5 Questions About the Upcoming Trump-Kim Summit in Vietnam

Kim Jong Un and Donald Trump will meet in Vietnam this week.

A man pauses by a banner showing U.S President Donald Trump and North Korean leader Kim Jong Un shaking hands next to the words 'Welcome to Vietnam' hung opposite the Marriott Hotel where President Trump is expected to stay during the forthcoming D.P.R.K.-U.S.A summit, on February 25, 2019 in Hanoi, Vietnam. (Carl Court/Getty Images)

This week, U.S. President Donald Trump and North Korean leader Kim Jong Un will gather in Hanoi, Vietnam, for a second summit focused on the future of North Korea's nuclear weapons program. The meeting is a sequel to last June's highly-anticipated summit in Singapore, which resulted in Pyongyang issuing vague promises of denuclearization in exchange for concessions from Washington. Although some observers felt that the gathering between Trump and Kim marked a "paradigm shift" in the contentious relationship between the two countries, Asia Society's Daniel Russel argued that the Singapore summit was, in fact, a disappointment for the United States and a "bonanza" for North Korea.

What can we expect from this year's follow-up in Vietnam? Asia Blog caught up with Russel to solicit his thoughts about Trump and Kim, Part Deux.


Last June, after the first summit between Trump and Kim, you remarked that "not only did Trump buy the same horse again, he paid retail." Has anything in the ensuing nine months led you to change your assessment?

The "horse for sale" that former Defense Secretary Robert Gates warned against is yet another North Korean promise of denuclearization and a limited freeze on overtly threatening behavior such as missile launches and tests. The difference this time around is that North Korea has diluted the definition of "denuclearization" so that instead of the unambiguous "complete, verifiable and irreversible" requirement in U.N. Security Council Resolutions, Pyongyang only offers a vague goal of global disarmament.

What concessions do you think are realistic to expect on both sides?

Mandatory U.N. Security Council resolutions, enacted by the U.S., China, and other powers, require North Korea unconditionally to suspend all nuclear tests and missile launches. So the first question to ask is whether adherence to international law is an obligation, or whether it is a concession for which North Korea can expect payment — let alone payment in advance. The second question to ask is whether concessions made by the U.S. yield actual progress towards eliminating the North’s nuclear weapons. The third question is whether they serve an ulterior North Korean agenda harmful to our interests or those of our South Korean and Japanese allies.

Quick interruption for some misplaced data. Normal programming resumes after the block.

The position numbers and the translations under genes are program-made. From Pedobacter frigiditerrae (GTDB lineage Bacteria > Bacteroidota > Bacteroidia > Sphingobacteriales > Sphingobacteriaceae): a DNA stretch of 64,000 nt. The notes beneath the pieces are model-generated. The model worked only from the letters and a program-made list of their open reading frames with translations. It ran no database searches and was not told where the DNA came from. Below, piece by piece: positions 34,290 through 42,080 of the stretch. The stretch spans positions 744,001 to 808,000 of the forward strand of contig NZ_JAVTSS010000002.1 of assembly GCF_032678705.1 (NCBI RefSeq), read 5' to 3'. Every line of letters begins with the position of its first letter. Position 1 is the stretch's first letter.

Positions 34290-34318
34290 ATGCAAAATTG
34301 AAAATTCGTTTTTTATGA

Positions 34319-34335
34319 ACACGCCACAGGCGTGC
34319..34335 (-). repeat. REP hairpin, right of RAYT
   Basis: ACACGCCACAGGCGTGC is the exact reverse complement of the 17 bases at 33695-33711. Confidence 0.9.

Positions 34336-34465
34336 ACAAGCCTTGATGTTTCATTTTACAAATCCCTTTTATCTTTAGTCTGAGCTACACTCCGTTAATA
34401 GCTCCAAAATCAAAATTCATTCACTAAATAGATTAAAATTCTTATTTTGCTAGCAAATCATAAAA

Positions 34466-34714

How significant, and likely, would a peace treaty formally ending the Korean War be? Would this be considered a strategic victory for North Korea?

A peace treaty that leaves in place the arsenal of North Korean chemical, biological, and nuclear weapons that directly threaten Americans and our allies is not much of a peace treaty. The path to real peace on the Korean Peninsula begins with irreversible steps by North Korea to eliminate its nuclear weapons program.

One optimistic assessment of last year’s Singapore summit is that the mere symbolism of the two men meeting and shaking hands marked a "paradigm shift" after decades of enmity. Do you think that this effect would be as significant the second time around? Or would it lose its potency?

The effect of the first Kim-Trump handshake was more than just symbolism. So far, it has led to weakened United Nations sanctions enforcement, cancellation of U.S.-South Korean defensive exercises, an end to Kim’s diplomatic isolation, and an expansion of North Korea’s nuclear arsenal. Researchers at the Rand Corporation assess that in 2018, despite its freeze on testing, North Korea increased the destructive power of its nuclear stockpile by some 70 percent. It is critical that the Hanoi Summit yield a process that reduces North Korea’s ability to threaten the U.S. and our allies.

Secretary of State Mike Pompeo recently acknowledged that the prospect of swift North Korea denuclearization was remote, but that nobody saw it as likely as late as 1989 that the Berlin Wall would be torn down. Is this an apt comparison?
 
We can hope for the best — but hope is not a strategy. If Ronald Reagan had professed his "love" for [Mikhail] Gorbachev, relaxed pressure on the Soviet Union, alienated America’s allies, and allowed the Soviet economy to improve, the Berlin Wall would still be standing.  

About the Author

Profile picture for user Matt Schiavenza

Matt Schiavenza is the Assistant Director of Content at Asia Society. His work has appeared at The Atlantic, The Daily Beast, The New Republic, Fortune, and strategy + business among other publications.